Short Sublingual Frenulum
Hypertrophy of the Lip Frenulum
Malformación linfática de la lengua
Short Sublingual Frenulum or Ankyloglossia
Being born with the tongue attached to the floor of the mouth for presenting a short lingual frenulum, causes the tongue to not move properly. It is characterized by craning the tip of the tongue and not being able to stick it out from the teeth and lips. It can cause difficulties in eating, in language and in lingual motility skills such as licking the upper lip, kissing or drinking ice cream. In the infant or newborn it can cause problems with breastfeeding and lack of coupling with the nipple. It is important to know that this can be solved with surgery and speech therapy.
Hypertrophy of the Upper Lip Frenulum
It produces separation of the upper incisors (diastema), alteration of the mobility of the upper lip due to being attached, difficulty in cleaning the area and escape of a whistle when speaking. You can cut and do a plasty to avoid these problems.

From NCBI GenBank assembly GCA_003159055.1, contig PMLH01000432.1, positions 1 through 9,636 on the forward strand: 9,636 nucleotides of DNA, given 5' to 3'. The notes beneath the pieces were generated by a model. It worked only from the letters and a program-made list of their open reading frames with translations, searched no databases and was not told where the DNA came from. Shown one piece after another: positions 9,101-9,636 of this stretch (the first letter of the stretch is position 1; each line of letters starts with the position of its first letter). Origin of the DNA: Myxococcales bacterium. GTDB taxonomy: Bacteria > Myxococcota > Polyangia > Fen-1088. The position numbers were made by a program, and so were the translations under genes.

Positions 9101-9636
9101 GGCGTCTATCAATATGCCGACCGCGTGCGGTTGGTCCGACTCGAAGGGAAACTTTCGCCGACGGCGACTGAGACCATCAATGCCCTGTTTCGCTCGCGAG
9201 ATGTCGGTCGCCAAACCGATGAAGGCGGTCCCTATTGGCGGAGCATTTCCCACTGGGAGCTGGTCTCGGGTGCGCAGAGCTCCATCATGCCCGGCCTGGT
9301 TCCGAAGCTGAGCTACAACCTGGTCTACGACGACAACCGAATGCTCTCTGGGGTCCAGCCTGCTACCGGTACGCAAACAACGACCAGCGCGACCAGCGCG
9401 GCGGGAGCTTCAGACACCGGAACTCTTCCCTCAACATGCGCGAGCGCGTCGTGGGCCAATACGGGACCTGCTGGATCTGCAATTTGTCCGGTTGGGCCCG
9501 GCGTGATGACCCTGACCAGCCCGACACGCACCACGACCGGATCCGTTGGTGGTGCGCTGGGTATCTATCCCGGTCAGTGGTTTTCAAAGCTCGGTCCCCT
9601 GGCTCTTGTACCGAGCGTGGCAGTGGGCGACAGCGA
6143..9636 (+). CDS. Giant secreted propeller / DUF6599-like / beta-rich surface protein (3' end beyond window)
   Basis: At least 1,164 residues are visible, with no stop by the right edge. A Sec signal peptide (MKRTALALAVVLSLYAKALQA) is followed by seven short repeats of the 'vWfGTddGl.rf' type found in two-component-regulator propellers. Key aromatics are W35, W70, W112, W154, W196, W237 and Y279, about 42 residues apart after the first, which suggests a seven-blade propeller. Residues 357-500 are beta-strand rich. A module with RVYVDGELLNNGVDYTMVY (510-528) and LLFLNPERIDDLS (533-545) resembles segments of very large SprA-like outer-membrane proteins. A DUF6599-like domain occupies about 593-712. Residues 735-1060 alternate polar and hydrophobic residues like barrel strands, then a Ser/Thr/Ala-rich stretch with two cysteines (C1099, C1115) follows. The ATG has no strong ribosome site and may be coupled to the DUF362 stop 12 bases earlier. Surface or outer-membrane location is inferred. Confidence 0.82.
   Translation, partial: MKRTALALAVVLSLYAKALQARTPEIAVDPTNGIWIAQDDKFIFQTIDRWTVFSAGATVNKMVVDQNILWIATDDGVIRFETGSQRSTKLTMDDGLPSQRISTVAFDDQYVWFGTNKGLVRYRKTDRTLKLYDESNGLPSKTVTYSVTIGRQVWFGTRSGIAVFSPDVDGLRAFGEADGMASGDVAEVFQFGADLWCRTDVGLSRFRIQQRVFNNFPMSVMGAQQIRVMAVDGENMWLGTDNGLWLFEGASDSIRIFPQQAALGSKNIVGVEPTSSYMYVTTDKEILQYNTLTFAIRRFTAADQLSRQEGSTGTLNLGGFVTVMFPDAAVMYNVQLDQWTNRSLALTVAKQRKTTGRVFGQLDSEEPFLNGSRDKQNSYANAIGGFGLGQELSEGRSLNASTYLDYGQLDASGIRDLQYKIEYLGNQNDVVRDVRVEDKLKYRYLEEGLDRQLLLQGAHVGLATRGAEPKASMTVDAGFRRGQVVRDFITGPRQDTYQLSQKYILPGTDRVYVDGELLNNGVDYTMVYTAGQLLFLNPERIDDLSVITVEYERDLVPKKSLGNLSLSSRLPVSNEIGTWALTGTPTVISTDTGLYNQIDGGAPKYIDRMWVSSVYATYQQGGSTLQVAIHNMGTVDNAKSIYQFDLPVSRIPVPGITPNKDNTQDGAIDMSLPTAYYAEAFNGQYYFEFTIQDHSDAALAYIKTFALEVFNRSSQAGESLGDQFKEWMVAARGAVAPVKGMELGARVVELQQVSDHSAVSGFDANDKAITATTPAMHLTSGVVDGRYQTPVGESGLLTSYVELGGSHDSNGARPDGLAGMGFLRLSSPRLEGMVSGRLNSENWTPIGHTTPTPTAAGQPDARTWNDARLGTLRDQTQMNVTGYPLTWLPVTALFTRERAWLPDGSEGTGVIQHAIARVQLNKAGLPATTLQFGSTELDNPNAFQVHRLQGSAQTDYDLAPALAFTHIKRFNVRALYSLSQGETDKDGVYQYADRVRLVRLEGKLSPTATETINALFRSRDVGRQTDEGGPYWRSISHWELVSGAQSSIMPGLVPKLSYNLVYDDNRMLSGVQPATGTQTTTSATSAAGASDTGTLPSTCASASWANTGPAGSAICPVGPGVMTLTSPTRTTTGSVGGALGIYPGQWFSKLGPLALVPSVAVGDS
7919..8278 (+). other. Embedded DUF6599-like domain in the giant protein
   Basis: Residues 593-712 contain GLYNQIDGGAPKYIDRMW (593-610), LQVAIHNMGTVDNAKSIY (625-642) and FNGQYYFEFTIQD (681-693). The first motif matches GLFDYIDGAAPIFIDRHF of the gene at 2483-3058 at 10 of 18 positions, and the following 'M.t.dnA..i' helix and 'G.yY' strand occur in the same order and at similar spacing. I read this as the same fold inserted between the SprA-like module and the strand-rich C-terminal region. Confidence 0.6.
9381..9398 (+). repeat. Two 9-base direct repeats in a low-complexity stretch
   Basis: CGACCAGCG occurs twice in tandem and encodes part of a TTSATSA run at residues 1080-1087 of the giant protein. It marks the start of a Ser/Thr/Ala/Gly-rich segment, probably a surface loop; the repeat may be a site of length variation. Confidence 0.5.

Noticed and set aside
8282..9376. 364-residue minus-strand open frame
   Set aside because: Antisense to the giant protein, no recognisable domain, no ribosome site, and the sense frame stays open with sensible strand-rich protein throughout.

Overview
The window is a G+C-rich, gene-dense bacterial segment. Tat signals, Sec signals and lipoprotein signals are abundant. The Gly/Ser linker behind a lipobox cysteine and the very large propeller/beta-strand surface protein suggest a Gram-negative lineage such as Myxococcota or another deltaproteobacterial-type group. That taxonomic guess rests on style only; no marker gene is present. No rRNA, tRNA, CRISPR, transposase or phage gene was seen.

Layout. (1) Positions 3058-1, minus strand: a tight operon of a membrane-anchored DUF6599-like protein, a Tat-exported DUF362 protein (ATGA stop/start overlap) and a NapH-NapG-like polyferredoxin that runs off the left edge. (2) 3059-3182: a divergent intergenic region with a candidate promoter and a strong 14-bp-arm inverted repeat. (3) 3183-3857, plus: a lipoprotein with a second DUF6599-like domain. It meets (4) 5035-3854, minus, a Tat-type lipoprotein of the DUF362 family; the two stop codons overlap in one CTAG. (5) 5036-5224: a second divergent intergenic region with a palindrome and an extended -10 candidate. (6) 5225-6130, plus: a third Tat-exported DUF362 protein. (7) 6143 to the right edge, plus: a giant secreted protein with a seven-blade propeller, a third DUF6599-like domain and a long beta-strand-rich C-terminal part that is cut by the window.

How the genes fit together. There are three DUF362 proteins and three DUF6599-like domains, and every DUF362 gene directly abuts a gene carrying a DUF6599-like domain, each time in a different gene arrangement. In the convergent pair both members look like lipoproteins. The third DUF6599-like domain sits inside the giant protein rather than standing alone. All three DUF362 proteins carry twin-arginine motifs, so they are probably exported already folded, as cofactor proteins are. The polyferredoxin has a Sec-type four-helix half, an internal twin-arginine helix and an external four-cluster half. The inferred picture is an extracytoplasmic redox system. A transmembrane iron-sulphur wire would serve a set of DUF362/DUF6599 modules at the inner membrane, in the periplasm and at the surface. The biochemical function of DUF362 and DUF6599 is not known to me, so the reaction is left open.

Mucocele and Ranula
Mucocele is a cyst that occurs on the lips or tongue, usually from trauma that ruptures a salivary gland. The ranula is due to trauma, rupture, or obstruction of the duct of the sublingual gland. Both need studies and eventually surgery.
Having a large tongue can cause problems with breathing, speech, and facial bones. It is frequently seen in children with Down syndrome, Beckwith Wiedemann syndrome or lymphatic malformations of the tongue. Reducing the size of the tongue can avoid these problems.
It is a fibrous tissue in the gums of newborns that can disturb feeding and must be removed.
Lymphatic malformation or lymphangioma of the tongue
Multiple cysts are found on the tongue on its surface and in the deeper planes. This makes the tongue bigger than usual. Radiofrequency techniques to decrease superficial cysts with or without surgical reduction in the size of the tongue can be used in these cases.